“LA CUMPARSITA” Turns 100

“LA CUMPARSITA” Turns 100

Axel Indik

In April 1917, Argentine musician Roberto Firpo’s orchestra performed a song by Uruguayan pianist, composer and journalist Gerardo Matos Rodríguez at La Giralda café in Montevideo. Since then, “La Cumparsita” has become the most frequently played and recorded tango in history, in both Uruguay – where it was named a national Cultural and Popular Hymn in 1997 – and in Argentina.

Matos Rodríguez, a young student at the time, composed the song on an old, humble piano. At first it was a carnival march, the reason its name alludes to the colorful groups of carnival revelers called comparsas.

The composer liked to say that his masterpiece was born of “a magic moment.” And making magic would be its destiny.

“I later composed more tangos and other kinds of songs,” he said. “Some were better than the first, but ‘La Cumparsita’ embodies a world of illusions and sadness, dreams and nostalgia that we only experience when we are twenty years old.”

The Argentine songwriting duo of Pascual Contursi and Enrique Maroni composed the most famous lines of “La Cumparista”: Desde el día que te fuiste siento angustias en mi pecho. Decí percanta ¿qué has hecho de mi pobre corazón? (“Since the day you left I’ve felt anguish in my chest. Tell me, you tramp, what have you done to my poor heart?”)

Carlos Gardel’s voice and unique performance gave the song its mythic status. It’s said that for contemporary composer Astor Piazzolla, “La Cumparsita” was not the most creative of tangos, but still, he recorded it several times and performed it frequently. Experts say that the best version is by the legendary orchestra led by Juan D’Arienzo (known as the “King of Rhythm”), but versions by Gardel and Julio Sosa are equally beloved.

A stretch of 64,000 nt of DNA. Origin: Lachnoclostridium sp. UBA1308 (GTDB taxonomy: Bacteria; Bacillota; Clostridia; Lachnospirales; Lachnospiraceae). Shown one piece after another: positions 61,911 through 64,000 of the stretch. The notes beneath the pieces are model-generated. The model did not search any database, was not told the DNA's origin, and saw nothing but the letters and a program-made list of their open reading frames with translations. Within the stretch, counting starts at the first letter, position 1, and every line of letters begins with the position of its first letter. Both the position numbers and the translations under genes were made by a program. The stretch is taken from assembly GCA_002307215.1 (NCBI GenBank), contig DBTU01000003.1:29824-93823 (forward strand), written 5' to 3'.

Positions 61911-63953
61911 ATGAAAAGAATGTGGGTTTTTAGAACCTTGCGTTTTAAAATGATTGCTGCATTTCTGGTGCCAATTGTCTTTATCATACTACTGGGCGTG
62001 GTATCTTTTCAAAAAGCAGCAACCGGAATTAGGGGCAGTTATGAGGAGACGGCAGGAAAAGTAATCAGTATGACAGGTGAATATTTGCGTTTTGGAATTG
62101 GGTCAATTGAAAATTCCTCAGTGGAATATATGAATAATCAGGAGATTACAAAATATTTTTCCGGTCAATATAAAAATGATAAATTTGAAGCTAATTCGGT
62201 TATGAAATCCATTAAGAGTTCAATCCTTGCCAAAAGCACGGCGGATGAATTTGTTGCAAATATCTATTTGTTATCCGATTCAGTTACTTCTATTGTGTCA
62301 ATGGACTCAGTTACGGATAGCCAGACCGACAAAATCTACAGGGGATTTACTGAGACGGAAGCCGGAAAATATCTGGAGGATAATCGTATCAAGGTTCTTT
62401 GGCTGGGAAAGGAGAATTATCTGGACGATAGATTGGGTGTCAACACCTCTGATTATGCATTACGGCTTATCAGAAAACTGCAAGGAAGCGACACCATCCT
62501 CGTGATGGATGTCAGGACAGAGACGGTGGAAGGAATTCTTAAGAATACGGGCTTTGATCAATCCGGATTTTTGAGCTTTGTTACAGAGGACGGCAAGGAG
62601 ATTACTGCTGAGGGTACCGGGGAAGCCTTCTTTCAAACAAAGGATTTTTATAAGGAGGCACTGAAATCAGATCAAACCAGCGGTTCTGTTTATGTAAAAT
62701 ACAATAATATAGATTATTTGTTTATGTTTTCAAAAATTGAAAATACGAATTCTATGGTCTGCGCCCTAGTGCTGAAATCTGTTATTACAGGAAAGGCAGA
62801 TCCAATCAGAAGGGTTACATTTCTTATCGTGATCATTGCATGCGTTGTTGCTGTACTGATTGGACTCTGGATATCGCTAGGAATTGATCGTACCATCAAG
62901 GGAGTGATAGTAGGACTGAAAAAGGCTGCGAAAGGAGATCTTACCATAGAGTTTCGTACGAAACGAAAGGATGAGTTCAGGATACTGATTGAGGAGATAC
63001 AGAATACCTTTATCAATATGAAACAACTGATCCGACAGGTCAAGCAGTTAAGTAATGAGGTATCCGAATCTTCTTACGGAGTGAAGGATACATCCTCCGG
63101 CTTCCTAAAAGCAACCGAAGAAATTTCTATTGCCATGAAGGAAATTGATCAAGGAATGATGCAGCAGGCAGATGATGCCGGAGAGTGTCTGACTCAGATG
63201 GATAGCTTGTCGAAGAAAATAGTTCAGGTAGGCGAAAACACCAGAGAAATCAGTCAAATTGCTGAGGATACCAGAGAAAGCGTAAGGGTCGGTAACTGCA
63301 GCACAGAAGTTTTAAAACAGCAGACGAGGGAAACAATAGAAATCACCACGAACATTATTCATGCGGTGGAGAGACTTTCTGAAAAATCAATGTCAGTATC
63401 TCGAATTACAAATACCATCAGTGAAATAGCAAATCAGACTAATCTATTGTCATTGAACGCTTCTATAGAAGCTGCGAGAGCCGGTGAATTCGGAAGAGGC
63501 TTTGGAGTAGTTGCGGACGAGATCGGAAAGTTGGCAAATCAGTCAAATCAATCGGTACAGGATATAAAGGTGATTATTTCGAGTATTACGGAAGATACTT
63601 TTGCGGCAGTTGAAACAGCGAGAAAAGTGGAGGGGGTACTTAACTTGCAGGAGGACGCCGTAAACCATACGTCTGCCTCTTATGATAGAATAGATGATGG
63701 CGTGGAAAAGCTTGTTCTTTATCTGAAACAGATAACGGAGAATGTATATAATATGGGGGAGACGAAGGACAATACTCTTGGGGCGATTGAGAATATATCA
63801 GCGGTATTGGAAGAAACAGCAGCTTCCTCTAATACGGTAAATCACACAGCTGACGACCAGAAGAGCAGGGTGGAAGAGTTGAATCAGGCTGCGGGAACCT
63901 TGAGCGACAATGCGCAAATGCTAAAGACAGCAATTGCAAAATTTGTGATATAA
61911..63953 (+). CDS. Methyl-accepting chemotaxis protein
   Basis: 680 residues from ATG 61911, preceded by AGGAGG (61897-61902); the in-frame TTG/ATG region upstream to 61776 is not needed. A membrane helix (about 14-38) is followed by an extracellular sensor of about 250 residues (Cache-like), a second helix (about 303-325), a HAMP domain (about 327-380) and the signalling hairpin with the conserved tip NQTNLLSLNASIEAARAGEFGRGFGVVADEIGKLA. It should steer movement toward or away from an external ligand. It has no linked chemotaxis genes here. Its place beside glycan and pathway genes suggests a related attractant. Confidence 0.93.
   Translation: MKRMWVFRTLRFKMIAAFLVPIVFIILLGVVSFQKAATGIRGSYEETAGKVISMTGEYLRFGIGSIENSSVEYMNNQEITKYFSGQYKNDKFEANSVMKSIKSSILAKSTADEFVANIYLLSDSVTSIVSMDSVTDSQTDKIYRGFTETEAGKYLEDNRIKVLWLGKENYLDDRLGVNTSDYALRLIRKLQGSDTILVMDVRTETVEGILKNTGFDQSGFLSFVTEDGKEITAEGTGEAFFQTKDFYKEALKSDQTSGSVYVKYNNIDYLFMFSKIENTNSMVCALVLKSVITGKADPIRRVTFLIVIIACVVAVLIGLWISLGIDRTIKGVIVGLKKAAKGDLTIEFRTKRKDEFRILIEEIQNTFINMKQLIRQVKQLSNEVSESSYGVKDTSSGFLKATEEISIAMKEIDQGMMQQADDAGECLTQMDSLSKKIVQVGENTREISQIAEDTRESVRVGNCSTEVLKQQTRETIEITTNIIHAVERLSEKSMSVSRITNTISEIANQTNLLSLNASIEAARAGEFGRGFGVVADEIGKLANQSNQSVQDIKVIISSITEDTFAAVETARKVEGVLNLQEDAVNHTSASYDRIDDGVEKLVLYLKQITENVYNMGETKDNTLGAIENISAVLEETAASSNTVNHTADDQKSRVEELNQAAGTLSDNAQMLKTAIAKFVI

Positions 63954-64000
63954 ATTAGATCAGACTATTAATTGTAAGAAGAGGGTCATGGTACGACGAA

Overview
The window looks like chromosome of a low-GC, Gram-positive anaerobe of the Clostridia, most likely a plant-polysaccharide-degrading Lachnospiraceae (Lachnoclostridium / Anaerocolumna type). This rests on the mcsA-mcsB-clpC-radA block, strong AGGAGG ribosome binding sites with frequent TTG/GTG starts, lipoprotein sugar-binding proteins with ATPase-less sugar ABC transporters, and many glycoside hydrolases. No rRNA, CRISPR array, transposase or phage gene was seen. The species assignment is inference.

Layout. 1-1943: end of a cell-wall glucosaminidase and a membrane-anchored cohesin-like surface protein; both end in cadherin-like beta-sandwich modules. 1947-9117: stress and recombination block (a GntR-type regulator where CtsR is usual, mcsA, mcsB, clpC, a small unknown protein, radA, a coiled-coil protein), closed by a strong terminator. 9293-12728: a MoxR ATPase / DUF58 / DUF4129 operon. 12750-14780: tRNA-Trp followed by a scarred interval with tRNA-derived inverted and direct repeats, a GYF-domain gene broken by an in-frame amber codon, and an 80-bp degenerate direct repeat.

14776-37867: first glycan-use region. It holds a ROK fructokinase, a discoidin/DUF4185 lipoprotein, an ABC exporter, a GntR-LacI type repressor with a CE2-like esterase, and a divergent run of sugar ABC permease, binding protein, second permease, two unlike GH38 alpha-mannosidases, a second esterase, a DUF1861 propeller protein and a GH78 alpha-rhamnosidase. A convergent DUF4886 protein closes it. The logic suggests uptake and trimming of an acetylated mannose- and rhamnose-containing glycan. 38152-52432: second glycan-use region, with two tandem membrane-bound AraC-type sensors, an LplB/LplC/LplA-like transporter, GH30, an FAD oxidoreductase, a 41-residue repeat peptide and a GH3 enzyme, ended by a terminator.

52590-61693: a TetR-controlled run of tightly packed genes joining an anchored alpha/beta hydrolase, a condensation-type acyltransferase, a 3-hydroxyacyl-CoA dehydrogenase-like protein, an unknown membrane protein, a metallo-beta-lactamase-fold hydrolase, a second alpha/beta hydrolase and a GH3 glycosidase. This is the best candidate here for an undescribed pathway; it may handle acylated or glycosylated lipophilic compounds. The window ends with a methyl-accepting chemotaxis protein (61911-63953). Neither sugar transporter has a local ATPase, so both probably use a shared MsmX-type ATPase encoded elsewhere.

Can you be a part of the world of tango without being touched by this song? Probably not. And while Uruguay is officially honoring the 100th birthday of “La Cumparsita” this year, its passion for the composition is shared around the world.

We took to the streets of Buenos Aires, where we found that “La Cumparsita” is an invisible thread that unites everyone whose livelihood -and life- is tango.
Here are some of their stories.

 


Viviana Laguzzi
Wardrobe and shoe designer

Laguzzi was a dancer, and she uses all of her know-how in the clothing she designs for her Mimí Pinzón line: fabrics with the right weight and just the right amount of shine, colors that complement skin and hair, and dresses that will never expose too much of a woman’s body. “Tango is suggestion but nothing can ever be seen,” she syas. And when she designs she considers all of the possible ways that the tango can be danced. “Classic, romantic, nostalgic, passionate, aggressive.”

She trained as a ballet dancer at Teatro Colón, Argentina’s most prestigious theater. But tango seduced her early on. She traveled the world for 20 years, first with maestro Mariano Mores’ orchestra, and then with tango group Sexteto Mayor. “We went to places where tango had not yet arrived,” she recalls. “Like China, Turkey and Finland.”

Her most intense memory links “La Cumparsita” and Colombia. “They love Carlos Gardel and are real tango fanatics there,” she explains. “We finished dancing to the beautiful version that maestro Mores and his musicians would perform, and the people stood up and applauded. And they wouldn’t stop, they wouldn’t stop applauding. So I looked at the maestro out of the corner of my eye, he nodded, and the orchestra played the first notes of “La Cumparsita” again. It was the only time I ever experienced anything like that. We had to dance it again. And the public exploded.”

Mimipinzon.com.ar
 


Cecilia Troncoso
Milonga promoter